Nast specialized in light and soubrette roles, especially Mozart, and she created the part of Sophie in Der Rosenkavalier in 1911. Her clear tone and lack of continuous vibrato were echoed by other sopranos of the period. She made some recordings which indicate high technical accomplishment, including her part in the trio from Der Rosenkavalier. She also sang the part of Micaëla in the first recording of Carmen. Nast died in Füssen.

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Posted by on October 10, 2017 in Sopranos


BLANCHE ARRAL, Soprano * 10 October 1864, Belgium + 3 March 1945, Palisades Park, New Jersey, United States;

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Blanche Arral (10 October 1864 – 3 March 1945) was a Belgian coloratura soprano.

Born Clara Lardinois in Liège, Belgium, the youngest of 17 children, she studied under Mathilde Graumann Marchesi in Paris. She debuted in a small part in the 1884 world premiere of Jules Massenet’s Manon. Arral performed in various opera houses in Brussels, Paris and St. Petersburg before moving to the United States.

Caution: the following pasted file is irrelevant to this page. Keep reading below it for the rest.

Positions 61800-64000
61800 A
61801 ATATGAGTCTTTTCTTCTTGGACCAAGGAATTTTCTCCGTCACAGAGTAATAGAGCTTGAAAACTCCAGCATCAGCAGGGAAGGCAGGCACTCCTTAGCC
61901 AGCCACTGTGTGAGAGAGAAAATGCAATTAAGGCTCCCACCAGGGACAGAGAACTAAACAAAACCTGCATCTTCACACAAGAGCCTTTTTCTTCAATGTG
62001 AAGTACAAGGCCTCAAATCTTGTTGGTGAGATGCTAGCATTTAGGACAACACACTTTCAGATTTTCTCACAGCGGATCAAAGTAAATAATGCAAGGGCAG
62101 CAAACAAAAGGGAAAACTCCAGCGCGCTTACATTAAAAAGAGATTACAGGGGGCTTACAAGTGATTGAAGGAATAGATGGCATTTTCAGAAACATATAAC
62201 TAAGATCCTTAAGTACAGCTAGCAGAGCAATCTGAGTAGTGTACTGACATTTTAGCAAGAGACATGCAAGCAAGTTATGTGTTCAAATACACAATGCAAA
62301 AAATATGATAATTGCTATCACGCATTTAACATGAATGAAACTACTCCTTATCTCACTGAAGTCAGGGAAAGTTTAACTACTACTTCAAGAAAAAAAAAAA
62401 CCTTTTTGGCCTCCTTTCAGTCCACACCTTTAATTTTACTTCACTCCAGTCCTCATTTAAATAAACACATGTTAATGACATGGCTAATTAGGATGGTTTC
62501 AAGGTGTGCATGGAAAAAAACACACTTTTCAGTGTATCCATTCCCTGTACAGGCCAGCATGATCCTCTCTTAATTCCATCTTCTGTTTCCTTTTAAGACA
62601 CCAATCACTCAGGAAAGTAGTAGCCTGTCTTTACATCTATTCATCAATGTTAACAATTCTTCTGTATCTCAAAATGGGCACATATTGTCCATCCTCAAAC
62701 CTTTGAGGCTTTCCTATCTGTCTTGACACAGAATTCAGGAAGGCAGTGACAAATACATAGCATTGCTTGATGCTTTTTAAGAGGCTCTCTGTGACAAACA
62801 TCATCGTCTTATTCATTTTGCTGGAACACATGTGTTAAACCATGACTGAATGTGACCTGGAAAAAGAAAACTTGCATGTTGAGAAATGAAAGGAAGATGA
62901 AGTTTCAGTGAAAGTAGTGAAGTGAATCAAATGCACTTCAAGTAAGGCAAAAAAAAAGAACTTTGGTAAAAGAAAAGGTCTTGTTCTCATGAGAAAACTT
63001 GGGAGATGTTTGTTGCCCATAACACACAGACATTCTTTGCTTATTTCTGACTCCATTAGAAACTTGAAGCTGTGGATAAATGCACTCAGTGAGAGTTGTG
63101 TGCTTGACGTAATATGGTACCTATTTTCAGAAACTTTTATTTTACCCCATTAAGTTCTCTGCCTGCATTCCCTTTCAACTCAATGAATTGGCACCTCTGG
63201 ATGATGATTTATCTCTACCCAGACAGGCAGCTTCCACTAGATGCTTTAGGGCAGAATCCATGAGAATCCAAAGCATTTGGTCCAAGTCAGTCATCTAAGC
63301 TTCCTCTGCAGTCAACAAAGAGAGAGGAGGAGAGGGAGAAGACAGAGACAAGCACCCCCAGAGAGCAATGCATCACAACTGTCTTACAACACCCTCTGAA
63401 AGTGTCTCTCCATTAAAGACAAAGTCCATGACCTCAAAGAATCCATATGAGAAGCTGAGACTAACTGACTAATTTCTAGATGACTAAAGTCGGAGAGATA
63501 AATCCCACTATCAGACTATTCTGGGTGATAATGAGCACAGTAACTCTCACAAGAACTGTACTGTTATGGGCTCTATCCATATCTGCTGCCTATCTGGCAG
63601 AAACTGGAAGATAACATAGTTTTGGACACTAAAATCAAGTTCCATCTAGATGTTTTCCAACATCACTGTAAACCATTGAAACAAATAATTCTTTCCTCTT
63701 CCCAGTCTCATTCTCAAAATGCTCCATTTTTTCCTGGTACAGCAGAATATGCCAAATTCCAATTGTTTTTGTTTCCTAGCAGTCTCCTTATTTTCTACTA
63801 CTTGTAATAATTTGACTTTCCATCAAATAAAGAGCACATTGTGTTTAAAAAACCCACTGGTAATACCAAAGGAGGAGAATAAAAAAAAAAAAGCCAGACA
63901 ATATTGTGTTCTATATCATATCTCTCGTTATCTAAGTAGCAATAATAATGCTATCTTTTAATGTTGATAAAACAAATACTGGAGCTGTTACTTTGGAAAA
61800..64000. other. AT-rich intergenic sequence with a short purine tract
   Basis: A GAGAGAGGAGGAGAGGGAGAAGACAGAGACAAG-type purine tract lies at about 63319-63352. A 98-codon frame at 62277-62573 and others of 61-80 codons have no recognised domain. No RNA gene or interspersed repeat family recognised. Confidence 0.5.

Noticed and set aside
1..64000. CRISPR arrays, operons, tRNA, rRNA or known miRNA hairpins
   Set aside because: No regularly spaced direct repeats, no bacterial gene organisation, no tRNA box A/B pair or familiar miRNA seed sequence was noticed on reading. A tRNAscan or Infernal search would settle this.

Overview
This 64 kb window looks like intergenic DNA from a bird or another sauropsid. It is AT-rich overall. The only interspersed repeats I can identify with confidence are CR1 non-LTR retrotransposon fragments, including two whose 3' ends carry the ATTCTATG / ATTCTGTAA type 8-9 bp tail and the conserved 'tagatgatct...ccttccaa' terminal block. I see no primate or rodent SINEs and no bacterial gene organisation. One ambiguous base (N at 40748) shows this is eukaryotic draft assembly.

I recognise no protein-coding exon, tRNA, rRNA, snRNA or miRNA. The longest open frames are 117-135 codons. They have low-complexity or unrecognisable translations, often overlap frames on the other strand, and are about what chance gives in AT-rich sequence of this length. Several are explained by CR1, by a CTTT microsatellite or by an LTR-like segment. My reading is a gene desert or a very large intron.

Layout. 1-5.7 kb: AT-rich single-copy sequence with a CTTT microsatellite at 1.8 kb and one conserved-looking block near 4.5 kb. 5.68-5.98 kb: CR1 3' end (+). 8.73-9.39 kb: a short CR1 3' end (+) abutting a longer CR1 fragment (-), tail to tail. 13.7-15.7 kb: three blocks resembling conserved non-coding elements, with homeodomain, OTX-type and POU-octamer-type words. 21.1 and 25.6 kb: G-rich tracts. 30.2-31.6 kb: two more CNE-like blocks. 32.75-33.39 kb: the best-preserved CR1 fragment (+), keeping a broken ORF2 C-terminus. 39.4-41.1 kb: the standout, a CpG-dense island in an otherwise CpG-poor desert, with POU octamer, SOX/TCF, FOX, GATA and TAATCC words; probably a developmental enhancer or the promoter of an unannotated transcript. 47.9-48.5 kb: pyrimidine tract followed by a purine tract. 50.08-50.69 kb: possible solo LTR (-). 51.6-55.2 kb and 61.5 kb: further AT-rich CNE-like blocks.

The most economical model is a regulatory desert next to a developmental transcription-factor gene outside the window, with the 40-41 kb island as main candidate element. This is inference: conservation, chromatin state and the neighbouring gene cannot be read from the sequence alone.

In 1901 she was with a touring company in Indochina, while waiting for the 1902 Exposition of Hanoi to open, performing at Haiphong and the Hanoi Opera House.[1]

In October 1909 she debuted at Carnegie Hall and joined the Metropolitan Opera for the 1909–1910 season. She received her voice instruction from Mathilde Graumann Marchesi. Arral was married to Hamilton Dwight Bassett, a journalist from Cincinnati.[2] Author Jack London based the character of Lucille Arral in his short story collection Smoke Bellew on Blanche Arral.

She died in Palisades Park, New Jersey.

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Posted by on October 10, 2017 in Sopranos